How publishers can ensure their data looks right on RePEc

All material indexed in RePEc is provided by the respective publishers. They make this information available using a metadata syntax defined in 1997 by RePEc and that has not changed since, except for a few additions. But adhering to this syntax is important, as errors disqualify items from indexing and other problems may leads to various issues. If something is amiss or missing, every IDEAS or EconPapers page has an email contact listed for alerting the maintainer of the relevant data.

That said, RePEc helps the maintainers in various ways so that they can address proactively with any problems. They receive each month and email with various statistics and a link to their “problems” page on the EconPapers checker (add the three-letter archive code to the URL to get more details), which shows data download problems, detected syntax issues, and bad URLs to full text. EconPapers and IDEAS also provide FAQs. Also, re-reading the intial setup instructions or the ones for new maintainers can prove useful.

The most frequent issues that appears in the EconPapers checker are:

  • RePEc archive has moved from http to https: the maintainer needs to change the URL line in the archive template and alert someone in the RePEc team about the new location to fix the download process.
  • A series or journal is missing the correspondent series template.
  • A handle (identifier) is used multiple times. Handles are supposed to uniquely and permanently define any item in RePEc. Re-using them is a source of major problems.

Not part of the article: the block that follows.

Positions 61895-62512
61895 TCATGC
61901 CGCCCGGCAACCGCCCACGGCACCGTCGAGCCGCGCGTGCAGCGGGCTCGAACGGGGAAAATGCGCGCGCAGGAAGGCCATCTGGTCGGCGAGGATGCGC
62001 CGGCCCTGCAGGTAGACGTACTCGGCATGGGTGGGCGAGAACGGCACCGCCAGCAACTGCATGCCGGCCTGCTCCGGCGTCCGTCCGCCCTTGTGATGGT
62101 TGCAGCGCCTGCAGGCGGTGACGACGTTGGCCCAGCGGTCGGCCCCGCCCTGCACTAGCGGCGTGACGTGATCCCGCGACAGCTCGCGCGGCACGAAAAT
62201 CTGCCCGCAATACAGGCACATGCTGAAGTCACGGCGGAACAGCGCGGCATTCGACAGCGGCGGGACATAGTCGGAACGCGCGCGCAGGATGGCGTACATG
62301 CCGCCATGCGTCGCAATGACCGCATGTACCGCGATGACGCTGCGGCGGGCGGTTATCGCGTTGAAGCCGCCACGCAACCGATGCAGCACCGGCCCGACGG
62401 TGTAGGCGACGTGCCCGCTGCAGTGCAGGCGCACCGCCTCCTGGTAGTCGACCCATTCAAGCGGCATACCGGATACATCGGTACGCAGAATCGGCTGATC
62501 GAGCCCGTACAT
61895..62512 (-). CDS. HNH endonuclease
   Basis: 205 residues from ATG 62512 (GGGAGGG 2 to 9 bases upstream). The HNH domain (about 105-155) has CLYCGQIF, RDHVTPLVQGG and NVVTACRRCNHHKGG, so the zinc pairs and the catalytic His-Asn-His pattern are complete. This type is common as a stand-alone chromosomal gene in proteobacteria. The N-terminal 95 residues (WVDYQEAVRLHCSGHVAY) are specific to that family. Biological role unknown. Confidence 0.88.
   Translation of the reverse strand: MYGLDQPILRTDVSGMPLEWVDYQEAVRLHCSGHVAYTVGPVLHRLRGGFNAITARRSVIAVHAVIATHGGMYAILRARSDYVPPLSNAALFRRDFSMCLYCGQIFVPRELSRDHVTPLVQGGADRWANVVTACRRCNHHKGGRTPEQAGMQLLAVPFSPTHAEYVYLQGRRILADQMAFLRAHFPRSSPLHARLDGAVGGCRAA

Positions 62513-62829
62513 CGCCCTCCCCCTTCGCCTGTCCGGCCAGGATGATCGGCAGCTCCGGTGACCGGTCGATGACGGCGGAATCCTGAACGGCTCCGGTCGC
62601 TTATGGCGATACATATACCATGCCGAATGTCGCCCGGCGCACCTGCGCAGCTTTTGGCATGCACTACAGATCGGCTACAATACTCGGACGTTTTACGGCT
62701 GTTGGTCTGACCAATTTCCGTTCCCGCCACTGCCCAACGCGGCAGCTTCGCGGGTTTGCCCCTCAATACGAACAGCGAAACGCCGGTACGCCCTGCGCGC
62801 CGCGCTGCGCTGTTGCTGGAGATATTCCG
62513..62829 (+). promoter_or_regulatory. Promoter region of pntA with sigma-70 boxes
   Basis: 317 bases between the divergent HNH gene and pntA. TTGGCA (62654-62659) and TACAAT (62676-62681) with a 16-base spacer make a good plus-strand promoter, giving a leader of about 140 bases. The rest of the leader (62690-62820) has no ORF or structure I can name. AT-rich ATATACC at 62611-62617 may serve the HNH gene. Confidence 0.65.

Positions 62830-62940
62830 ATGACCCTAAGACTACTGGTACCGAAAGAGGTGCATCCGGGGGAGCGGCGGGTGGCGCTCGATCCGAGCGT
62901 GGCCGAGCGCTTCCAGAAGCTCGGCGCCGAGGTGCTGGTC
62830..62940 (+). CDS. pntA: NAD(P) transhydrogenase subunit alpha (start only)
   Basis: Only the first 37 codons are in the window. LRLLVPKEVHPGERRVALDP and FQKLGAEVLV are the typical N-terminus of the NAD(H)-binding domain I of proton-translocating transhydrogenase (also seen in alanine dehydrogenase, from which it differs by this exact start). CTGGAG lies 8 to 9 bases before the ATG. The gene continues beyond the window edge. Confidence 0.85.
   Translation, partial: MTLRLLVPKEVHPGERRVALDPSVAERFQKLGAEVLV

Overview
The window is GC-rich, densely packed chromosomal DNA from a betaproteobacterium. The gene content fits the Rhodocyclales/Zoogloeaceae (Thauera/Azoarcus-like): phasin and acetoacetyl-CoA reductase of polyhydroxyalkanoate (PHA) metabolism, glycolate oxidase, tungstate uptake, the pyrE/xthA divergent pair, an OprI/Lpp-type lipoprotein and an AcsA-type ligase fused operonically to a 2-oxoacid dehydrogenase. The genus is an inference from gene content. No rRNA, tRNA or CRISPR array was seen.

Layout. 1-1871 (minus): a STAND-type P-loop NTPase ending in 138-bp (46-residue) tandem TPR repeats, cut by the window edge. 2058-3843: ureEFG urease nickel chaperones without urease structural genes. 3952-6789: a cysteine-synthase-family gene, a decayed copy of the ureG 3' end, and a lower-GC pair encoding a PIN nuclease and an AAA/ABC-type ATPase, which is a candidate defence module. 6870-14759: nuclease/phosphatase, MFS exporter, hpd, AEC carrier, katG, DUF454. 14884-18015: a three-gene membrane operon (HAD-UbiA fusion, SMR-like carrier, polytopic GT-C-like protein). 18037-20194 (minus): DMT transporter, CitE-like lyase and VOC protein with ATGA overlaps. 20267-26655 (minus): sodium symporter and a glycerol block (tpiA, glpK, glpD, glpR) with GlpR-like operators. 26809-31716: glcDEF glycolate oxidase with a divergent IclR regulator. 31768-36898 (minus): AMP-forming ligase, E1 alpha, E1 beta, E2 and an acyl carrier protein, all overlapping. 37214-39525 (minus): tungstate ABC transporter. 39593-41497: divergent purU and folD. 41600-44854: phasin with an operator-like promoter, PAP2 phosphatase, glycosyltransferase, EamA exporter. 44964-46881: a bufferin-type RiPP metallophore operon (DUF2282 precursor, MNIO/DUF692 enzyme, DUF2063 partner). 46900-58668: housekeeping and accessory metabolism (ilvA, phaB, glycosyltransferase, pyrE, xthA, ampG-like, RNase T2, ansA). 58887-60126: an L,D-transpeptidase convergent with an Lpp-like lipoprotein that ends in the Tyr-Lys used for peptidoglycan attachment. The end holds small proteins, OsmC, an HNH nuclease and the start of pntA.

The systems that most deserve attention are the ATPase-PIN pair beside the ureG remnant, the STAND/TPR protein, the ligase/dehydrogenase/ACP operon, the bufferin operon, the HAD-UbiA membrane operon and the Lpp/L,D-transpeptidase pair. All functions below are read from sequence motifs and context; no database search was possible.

• Missing end-of-line that merges two fields.

Other problems cannot be detected through an automated process. Here, maintainers need to follow appropriate conventions or check that the visuals on the RePEc sites look right. Examples are:

  • Inappropriate use of a data field. Examples are putting a working paper number in a title, adding affiliations to an author name, putting an abstract in a title, or putting keywords and JEL classifications in the abstract. Each piece of information has its own field so can appropriate bibliographic records can be created.
  • Each author needs to be in their own author name field. Lumping them together in one field makes it impossible to attribute the work to registered authors.
  • When some work is available in multiple languages or is translated, each title goes into it own title fields instead of being merged into one. Also, the mention of the language goes into the language field, not in the title.
  • Errors in character encoding leads to records with funny looking characters. This happens by cutting-and-pasting strings from a file in one encoding to a file with a different encoding. Characters with accents (é, ñ, ü, ç, å), ligatures (ff, fi, ffl, æ, ß), non-latin character sets (cyrillic, arabic), and other special characters (long hyphens, Windows quotation marks and apostrophes) are especially problematic. They also make author or citation matching more difficult. The solutions are to fix these individually in the RePEc files, and if those are encoded as UTF-8 use and .redif extension instead of .rdf (be careful not to have both files in the RePEc archive, leading to duplicated handles).
  • No HTML markups should be present. The result in RePEc services and sites in unpredictable. The only exception is to be used to separate paragraphs in an abstract. The same applies to LaTeX or TeX markup.

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